Horror filmmaking is an art-form that some directors, voluntarily or involuntarily, have yet to explore. Some contemporary directors such as Adam Wingard, Mike Flannigan, Andy Muschietti, and James Wan have already become modern masters of horror. But what about the inverse of that? What about filmmakers that everyone loves, who’ve never even dared to touch the genre? Each filmmaker below is celebrated, critically and financially and could easily be argued as one of the greatest filmmakers working today. They’ve accomplished so much but have yet to dip their toes into the medium that brought you here today. Let’s take a look at Ten Directors Who Haven’t Made a Horror Film, But Need To.
Damien Chazelle: Whiplash (2014), La La Land (2016), First Man (2018)
Damien Chazelle is one of the freshest faces on the auteur scene. His breakthrough, Whiplash, wasn’t a horror picture, despite being one of the most upsetting films of 2016. Chazelle is known for getting the finest performances from his actors/actresses, garnering three Oscar acting nominations through his three films (more than likely 5 if Ryan Gosling and Claire Foy get nominations). Powerful performances are something horror often lacks, yet are pretty incredible when included (just look at Hereditary).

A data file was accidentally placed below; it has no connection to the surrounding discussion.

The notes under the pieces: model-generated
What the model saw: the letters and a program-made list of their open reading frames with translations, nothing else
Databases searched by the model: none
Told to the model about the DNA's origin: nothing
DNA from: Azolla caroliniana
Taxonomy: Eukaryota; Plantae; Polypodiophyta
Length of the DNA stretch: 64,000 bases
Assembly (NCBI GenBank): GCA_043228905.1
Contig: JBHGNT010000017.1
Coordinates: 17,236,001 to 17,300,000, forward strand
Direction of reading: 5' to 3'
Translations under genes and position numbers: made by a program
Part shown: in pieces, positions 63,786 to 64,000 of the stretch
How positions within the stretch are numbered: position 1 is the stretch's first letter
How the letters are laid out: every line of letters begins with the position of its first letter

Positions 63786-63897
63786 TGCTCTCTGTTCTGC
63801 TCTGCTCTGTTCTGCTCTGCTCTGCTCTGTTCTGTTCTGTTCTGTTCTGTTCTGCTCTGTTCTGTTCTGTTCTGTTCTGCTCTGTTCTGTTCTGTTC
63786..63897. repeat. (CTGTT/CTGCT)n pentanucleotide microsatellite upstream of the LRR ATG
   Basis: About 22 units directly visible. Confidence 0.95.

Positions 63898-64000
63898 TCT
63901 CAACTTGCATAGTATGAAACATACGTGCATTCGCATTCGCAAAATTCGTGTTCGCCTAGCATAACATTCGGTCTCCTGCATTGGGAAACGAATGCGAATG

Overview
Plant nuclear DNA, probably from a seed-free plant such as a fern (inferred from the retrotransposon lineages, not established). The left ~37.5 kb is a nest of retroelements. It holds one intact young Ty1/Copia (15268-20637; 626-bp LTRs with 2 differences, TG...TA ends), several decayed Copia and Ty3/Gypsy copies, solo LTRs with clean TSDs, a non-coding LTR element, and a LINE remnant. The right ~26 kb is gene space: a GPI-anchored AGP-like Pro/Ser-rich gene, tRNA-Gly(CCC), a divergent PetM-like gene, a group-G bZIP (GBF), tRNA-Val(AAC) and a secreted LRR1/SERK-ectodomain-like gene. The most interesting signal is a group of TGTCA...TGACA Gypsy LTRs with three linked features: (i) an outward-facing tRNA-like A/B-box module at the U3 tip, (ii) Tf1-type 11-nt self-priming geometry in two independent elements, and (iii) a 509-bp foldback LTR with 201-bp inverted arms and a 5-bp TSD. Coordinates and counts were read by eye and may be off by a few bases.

Now that Get Out broke into the awards scene, maybe Chazelle will realize you can make horror and be an Oscar darling at the same time. He doesn’t have a next film slated to direct, but at just 33, we can assume he has all the time in the world to tackle a more, sinister, project.
Ava DuVernay: Middle of Nowhere(2012), Selma(2014), A Wrinkle in Time(2018)
For those of you who never saw DuVernay’s Selma; first off, how dare you? Second off, there’s a scene that takes place on the Edmund Pettus Bridge that shows a group of non-violent black protestors trying to march and then being viciously attacked by a group of local police. The scene is as dark, upsetting, malicious, and tense as anything seen in recent horror.
DuVernay may have made a middling Disney flick last, but it’s common knowledge that she knows how to direct not just a horrific scene, but an emotional one as well. Her next film is an adaptation of the DC comic, The New Gods. That scene in Selma may hold us over for now, but we’re not giving up hope that the filmmaker/activist can bring something refreshing and poignant to the genre.